The human brain has a right and left temporal lobe, wherein one mirrors the other. Mesial temporal lobe anatomy involves specific structures frequently implicated as a cause for seizures in patients with temporal lobe epilepsy. The structures include the hippocampus, the parahippocampus, and the amygdala. Many or all of these will be removed during surgery to stop seizures arising in this area. The most common reason for which seizure surgery is performed in the temporal lobe is for scarring in the hippocampus, or hippocampal sclerosis. Removal of the hippocampus in this situation will lead to stopping seizures in the majority of the patients.

The anatomy of this region is depicted in the following drawing.

Specific structures the surgeon looks for during surgery include arteries and veins supplying the region, the third and fourth cranial nerves (control eye movements), the brainstem, and the base of the skull. These structures are identified and protected during surgery to prevent post-operative neurological symptoms.

Blood supply to the hippocampus involves an arterial supply (shown in red) from the posterior cerebral artery and venous drainage (shown in blue) into the basal vein of Rosenthal as depicted in the cadaver specimen to the left. Other arteries sometimes seen during surgery include the middle cerebral artery system, the anterior choroidal artery, and the internal carotid artery.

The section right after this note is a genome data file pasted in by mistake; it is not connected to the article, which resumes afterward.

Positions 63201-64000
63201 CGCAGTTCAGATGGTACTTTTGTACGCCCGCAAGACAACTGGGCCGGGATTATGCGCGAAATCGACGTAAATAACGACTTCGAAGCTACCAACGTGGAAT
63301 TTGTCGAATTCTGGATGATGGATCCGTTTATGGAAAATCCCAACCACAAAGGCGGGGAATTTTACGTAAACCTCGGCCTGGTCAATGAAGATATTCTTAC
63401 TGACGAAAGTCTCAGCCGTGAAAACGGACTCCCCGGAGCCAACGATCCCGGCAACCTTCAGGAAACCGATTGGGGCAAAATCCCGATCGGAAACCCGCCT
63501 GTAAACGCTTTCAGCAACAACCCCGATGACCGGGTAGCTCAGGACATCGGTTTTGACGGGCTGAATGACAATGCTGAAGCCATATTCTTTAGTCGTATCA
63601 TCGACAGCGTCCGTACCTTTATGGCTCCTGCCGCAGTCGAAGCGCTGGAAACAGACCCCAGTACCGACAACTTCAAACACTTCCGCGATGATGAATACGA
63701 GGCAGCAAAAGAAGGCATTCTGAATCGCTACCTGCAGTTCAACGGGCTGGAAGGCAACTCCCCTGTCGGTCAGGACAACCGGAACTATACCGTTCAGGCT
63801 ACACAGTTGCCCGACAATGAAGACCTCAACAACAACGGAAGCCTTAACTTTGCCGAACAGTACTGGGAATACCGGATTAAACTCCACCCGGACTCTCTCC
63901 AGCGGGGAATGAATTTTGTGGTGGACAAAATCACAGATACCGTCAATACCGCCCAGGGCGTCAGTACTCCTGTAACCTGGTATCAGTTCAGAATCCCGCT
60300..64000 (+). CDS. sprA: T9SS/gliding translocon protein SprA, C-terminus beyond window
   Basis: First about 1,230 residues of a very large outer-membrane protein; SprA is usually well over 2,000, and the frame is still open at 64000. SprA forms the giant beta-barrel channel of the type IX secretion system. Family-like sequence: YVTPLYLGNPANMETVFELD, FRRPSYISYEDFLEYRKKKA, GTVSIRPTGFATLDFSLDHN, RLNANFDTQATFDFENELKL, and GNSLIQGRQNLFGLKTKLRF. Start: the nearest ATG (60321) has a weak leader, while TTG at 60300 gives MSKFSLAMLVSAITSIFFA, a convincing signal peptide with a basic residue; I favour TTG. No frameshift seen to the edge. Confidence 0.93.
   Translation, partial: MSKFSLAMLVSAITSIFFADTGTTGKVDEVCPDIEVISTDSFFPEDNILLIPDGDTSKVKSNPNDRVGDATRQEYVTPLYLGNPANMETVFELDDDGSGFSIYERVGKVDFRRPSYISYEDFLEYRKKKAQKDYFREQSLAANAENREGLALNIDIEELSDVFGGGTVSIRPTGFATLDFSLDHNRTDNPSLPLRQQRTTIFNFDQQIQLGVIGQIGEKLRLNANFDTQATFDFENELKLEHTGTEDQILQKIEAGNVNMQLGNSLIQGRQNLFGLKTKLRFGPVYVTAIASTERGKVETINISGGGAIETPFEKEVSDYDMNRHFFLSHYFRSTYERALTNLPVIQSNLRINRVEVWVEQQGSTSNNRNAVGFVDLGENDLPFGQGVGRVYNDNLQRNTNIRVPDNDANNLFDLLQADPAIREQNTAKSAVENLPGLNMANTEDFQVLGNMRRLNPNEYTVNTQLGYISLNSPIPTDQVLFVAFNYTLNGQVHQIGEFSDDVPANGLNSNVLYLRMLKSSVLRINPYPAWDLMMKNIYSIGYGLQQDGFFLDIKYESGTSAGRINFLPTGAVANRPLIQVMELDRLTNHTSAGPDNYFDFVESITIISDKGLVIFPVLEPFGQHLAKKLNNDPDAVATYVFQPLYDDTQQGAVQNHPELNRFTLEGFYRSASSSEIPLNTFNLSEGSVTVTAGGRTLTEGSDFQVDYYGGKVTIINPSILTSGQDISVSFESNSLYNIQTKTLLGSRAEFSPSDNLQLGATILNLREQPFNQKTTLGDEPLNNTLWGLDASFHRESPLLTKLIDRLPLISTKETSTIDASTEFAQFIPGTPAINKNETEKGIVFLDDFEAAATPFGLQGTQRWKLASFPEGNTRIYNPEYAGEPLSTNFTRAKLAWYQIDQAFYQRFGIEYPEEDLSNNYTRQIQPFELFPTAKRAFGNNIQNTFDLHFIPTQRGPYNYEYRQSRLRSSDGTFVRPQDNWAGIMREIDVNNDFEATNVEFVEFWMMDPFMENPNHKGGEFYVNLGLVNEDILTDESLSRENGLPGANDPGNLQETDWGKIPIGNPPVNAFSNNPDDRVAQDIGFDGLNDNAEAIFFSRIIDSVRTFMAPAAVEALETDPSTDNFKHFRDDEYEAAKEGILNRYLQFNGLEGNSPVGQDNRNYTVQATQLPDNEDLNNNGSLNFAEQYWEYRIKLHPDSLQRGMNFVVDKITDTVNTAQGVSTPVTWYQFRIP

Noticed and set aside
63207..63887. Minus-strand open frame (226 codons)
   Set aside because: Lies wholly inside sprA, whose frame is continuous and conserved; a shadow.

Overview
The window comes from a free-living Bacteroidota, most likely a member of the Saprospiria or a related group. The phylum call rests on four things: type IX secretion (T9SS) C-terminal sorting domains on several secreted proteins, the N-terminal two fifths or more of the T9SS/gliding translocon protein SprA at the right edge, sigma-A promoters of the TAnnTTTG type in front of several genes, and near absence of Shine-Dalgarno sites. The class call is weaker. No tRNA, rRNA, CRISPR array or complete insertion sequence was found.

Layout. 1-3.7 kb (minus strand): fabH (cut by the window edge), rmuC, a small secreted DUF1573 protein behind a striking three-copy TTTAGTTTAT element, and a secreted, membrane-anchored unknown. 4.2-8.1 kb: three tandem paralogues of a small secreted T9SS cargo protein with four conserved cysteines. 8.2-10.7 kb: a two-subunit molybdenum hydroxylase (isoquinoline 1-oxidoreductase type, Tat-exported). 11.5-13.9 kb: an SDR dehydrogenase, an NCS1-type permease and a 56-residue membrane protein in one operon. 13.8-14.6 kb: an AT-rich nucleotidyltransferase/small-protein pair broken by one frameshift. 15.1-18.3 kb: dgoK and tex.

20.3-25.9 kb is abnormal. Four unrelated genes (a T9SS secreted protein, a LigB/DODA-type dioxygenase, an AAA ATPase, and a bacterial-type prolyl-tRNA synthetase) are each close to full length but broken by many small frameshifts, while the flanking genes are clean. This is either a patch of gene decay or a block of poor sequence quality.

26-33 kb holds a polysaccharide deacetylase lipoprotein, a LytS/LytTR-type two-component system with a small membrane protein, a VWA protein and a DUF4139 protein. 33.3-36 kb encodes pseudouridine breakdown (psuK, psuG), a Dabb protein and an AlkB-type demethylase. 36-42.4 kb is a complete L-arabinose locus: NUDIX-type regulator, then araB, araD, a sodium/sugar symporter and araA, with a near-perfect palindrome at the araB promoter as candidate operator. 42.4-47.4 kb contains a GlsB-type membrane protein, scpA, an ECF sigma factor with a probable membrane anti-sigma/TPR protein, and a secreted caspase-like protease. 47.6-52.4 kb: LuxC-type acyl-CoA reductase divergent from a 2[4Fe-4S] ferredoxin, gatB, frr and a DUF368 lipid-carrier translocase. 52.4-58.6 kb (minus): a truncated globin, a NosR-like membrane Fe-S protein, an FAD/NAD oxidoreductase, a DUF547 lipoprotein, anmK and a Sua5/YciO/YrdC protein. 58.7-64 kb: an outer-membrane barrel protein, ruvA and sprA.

Function of the Temporal Lobe

The hippocampus plays a role in memory processing; however, the exact memory circuit in the human brain is poorly understood. The hippocampus on the language-dominant side (usually the left side of the brain in most people) has a much more important role in memory than the non-dominant side. This hippocampus functions in verbal or language memory and short-term memory. Clinicians use several tests pre-operatively to determine the risk of impairing memory if the dominant hippocampus needs to be removed.

The dominant temporal lobe (left) often has a region specialized in language skills. This area of the brain is known classically as Wernicke's area and involves language comprehension. Its exact location is variable (see sketch) and, if surgery is mandated in the posterior lateral temporal lobe, this language site needs to be identified and protected.

Other functions in the temporal lobe include a portion of the visual fiber pathway known as Meyer's loop. These fibers project from the lateral geniculate nucleus of the thalamus to the visual cortex. They follow a variable course within the deep white matter of the temporal lobe and are sometimes injured unavoidably during temporal lobe surgery. This leads to a defect in peripheral vision with a black spot in the opposite upper peripheral field of vision ("pie in the sky" deficit).